(No) Privacy Please: Power Distance Beliefs and Response to Privacy Breaches
In a recent survey, over 90% consumers said they were very concerned about internet privacy. However, these concerns are often not backed by actions. We argue that power distance beliefs shape the extent to which consumers hold tech firms accountable for privacy breaches and subsequently, their responses to these breaches.
Shilpa Madan and Krishna Savani (2019) ,"(No) Privacy Please: Power Distance Beliefs and Response to Privacy Breaches", in NA - Advances in Consumer Research Volume 47, eds. Rajesh Bagchi, Lauren Block, and Leonard Lee, Duluth, MN : Association for Consumer Research, Pages: 190-195.
Shilpa Madan, Columbia University, USA
Krishna Savani, Nanyang Technological University, Singapore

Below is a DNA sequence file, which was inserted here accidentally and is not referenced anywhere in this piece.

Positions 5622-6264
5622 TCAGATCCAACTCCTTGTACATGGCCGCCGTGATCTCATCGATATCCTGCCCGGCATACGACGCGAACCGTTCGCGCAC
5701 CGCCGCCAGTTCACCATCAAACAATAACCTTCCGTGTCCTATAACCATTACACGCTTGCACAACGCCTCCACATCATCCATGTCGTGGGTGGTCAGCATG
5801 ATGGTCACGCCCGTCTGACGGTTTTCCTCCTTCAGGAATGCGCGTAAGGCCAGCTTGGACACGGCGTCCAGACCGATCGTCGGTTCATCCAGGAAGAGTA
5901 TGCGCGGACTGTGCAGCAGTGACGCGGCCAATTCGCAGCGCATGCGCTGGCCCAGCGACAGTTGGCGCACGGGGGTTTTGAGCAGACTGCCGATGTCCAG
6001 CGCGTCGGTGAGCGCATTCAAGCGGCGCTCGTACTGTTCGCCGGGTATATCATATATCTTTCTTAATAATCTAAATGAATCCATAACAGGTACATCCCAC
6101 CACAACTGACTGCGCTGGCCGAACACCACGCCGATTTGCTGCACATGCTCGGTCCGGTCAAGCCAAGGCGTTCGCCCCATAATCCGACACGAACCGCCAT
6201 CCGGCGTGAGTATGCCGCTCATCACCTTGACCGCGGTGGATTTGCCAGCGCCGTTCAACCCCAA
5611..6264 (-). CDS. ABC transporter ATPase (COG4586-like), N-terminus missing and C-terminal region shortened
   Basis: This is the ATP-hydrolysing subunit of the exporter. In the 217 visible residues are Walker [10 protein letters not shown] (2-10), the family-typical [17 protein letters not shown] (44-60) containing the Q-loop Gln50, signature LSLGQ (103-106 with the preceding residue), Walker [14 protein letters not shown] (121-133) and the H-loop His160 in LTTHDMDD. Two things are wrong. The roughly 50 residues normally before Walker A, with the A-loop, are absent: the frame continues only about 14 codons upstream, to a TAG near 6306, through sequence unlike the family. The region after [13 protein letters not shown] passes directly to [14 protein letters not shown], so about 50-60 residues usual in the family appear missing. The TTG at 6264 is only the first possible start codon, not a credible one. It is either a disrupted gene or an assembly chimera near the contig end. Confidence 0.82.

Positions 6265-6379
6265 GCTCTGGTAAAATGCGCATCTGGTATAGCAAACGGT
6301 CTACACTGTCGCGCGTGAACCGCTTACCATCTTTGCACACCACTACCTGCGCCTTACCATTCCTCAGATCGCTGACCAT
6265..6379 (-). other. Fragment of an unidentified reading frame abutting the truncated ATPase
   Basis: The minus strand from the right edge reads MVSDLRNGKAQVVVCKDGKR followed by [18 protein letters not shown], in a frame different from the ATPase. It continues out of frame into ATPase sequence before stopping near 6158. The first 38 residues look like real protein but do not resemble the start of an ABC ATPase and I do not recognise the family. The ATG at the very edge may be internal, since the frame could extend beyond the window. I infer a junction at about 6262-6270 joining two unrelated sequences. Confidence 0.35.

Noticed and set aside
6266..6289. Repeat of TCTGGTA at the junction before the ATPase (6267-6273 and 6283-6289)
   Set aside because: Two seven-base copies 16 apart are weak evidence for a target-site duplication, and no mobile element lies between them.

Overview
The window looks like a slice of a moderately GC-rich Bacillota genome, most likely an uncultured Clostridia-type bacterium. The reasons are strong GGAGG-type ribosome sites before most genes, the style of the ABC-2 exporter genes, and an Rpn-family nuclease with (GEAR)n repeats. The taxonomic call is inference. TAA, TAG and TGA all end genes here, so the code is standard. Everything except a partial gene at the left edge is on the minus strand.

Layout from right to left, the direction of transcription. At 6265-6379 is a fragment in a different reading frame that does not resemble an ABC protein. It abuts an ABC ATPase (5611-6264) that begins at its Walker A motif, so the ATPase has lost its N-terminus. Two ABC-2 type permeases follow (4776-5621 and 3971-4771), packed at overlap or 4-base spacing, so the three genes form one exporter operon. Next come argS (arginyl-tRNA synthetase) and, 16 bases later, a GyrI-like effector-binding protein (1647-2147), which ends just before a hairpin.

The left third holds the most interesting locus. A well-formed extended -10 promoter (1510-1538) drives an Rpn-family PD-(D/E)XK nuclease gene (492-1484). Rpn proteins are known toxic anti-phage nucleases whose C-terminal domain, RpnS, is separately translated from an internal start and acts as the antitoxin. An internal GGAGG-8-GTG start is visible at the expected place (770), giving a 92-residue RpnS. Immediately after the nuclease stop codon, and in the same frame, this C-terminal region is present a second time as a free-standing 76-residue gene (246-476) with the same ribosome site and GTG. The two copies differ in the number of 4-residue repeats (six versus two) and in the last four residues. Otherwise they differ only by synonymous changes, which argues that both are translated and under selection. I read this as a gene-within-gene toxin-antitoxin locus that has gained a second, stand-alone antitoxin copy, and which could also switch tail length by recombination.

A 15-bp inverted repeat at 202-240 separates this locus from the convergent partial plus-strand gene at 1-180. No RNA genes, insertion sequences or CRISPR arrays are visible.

NA - Advances in Consumer Research Volume 47 | 2019
I13. Ambient Light, Gender, and Creativity
Courtney Szocs, Louisiana State University, USA
Franziska Metz, EBS
Dipayan Biswas, University of South Florida, USA
I5. Take That Mirror Away From me! Clothing Consumption by the Elderly and the Self-identity of the Young
Daniela Ferreira, Federal University of Rio de Janeiro
The Embodiment of Repair: Consumer Experiences of Material Singularity and Practice Disruption
Matthew Godfrey, University of Arizona, USA
Linda L Price, University of Oregon, USA
Robert F. Lusch, University of Arizona, USA